“Week at a glance” with space for a grand To Do list are best day planners for Classics, Organic Structures & Smart Structures

Dear K & K: Every week, I sigh when I look at all of the stuff I didn’t accomplish on my To-Do list. I wonder if I’m not efficient or productive or I don’t know?? My husband tells me I just put too much on my plate, which might be true. Any suggestions to improve my productivity? Signed: Sighing in Sedona

Dear Sighing: Becoming amazing at a To- Do list is easy when you realize this one glaring problem. Half of the battle is estimating how much time you actually have to accomplish things in a day.

The only people who should religiously use To-Do Lists are Classics, Organic Structures and Smart Structures. SO, we write this reply under the assumption that your organizing type falls within one of those.

Step 1: Get an all-in-one To-Do List and Calendar. This way, you can plan and see your week and your To-Do list. We love the Smythson Soho Agenda on the high-end and then Filofax inserts likes these from Jane’s Agenda on the more reasonable-end.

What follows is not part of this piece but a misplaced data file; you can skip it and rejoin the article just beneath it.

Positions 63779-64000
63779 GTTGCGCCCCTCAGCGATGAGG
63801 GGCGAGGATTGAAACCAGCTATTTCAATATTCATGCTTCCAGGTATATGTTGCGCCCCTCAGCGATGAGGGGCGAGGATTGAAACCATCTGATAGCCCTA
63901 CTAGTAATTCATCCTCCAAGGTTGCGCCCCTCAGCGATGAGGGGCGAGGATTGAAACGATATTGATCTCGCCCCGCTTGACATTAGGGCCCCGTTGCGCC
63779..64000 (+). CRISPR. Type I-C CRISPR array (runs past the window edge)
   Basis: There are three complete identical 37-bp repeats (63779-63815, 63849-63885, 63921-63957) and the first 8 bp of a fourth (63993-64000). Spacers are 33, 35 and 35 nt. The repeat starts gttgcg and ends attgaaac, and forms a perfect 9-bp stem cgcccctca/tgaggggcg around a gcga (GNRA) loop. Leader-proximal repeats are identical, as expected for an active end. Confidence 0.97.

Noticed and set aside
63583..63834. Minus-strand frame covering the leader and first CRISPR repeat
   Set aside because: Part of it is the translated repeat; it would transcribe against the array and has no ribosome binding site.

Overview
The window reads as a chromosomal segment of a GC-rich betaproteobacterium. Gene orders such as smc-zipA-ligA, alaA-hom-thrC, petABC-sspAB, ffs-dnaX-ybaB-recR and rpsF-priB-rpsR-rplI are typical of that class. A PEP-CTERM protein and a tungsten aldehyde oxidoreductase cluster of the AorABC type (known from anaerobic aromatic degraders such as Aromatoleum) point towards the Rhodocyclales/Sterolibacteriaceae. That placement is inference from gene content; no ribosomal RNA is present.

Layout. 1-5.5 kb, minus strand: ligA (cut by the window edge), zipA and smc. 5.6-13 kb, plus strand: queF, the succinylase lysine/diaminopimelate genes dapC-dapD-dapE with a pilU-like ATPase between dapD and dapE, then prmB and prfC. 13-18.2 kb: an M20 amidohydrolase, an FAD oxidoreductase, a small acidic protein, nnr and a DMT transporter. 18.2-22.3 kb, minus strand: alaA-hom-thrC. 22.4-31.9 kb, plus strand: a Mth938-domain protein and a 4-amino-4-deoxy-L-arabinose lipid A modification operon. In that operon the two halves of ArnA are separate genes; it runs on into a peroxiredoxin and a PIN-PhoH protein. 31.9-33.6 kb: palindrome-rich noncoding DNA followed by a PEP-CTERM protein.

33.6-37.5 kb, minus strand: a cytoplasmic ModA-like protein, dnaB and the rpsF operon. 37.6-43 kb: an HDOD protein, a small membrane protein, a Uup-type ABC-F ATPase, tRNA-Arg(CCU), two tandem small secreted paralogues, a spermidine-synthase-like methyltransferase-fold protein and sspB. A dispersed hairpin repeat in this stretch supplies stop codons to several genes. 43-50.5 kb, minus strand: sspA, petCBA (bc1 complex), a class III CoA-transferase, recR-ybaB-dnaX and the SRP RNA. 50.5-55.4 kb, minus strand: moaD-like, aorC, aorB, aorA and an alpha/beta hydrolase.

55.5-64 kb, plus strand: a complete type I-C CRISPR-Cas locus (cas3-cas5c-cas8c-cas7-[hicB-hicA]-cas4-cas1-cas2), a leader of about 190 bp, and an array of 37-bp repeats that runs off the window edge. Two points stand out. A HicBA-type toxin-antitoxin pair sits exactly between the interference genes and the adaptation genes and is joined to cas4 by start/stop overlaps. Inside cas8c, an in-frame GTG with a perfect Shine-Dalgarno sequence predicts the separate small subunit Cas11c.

Step 2: Schedule time once a week to write out your To-Do lists. Write it all out on one side and then apportion items per day. NEXT, put down appointments and activities you’re doing each day in addition to your To-Dos. Adding appointments and To-Dos in one place will train you to realize how busy you are on any particular day and better apportion your To Dos accordingly.

Step 3: Cross off everything that you finish. If you don’t finish a To-Do, don’t waste time everyday recopying what you didn’t finish into the following day. Just start each day, noticing whether you have leftovers (uncrossed off items) from yesterday and whether you have time that day to do it. All our best: Katie & Kelly

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